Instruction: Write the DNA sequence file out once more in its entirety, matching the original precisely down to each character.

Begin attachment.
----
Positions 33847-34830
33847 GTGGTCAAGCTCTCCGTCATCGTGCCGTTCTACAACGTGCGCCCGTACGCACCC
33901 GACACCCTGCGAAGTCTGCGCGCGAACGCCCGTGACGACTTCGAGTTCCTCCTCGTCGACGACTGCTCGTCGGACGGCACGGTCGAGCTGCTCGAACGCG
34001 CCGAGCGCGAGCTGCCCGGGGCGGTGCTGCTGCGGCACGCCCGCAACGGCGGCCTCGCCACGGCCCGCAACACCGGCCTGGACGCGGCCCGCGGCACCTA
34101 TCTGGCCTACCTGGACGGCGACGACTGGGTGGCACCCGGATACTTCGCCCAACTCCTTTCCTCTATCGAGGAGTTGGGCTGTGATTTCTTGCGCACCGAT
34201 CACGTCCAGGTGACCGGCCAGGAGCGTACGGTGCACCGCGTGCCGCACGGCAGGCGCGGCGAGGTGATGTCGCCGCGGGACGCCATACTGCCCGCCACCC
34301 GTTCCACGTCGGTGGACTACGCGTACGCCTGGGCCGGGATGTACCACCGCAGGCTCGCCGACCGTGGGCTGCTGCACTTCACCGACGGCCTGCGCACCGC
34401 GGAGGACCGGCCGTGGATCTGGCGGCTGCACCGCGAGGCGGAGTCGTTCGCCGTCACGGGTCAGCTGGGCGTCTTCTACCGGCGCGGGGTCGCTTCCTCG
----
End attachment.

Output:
Positions 33847-34830
33847 GTGGTCAAGCTCTCCGTCATCGTGCCGTTCTACAACGTGCGCCCGTACGCACCC
33901 GACACCCTGCGAAGTCTGCGCGCGAACGCCCGTGACGACTTCGAGTTCCTCCTCGTCGACGACTGCTCGTCGGACGGCACGGTCGAGCTGCTCGAACGCG
34001 CCGAGCGCGAGCTGCCCGGGGCGGTGCTGCTGCGGCACGCCCGCAACGGCGGCCTCGCCACGGCCCGCAACACCGGCCTGGACGCGGCCCGCGGCACCTA
34101 TCTGGCCTACCTGGACGGCGACGACTGGGTGGCACCCGGATACTTCGCCCAACTCCTTTCCTCTATCGAGGAGTTGGGCTGTGATTTCTTGCGCACCGAT
34201 CACGTCCAGGTGACCGGCCAGGAGCGTACGGTGCACCGCGTGCCGCACGGCAGGCGCGGCGAGGTGATGTCGCCGCGGGACGCCATACTGCCCGCCACCC
34301 GTTCCACGTCGGTGGACTACGCGTACGCCTGGGCCGGGATGTACCACCGCAGGCTCGCCGACCGTGGGCTGCTGCACTTCACCGACGGCCTGCGCACCGC
34401 GGAGGACCGGCCGTGGATCTGGCGGCTGCACCGCGAGGCGGAGTCGTTCGCCGTCACGGGTCAGCTGGGCGTCTTCTACCGGCGCGGGGTCGCTTCCTCG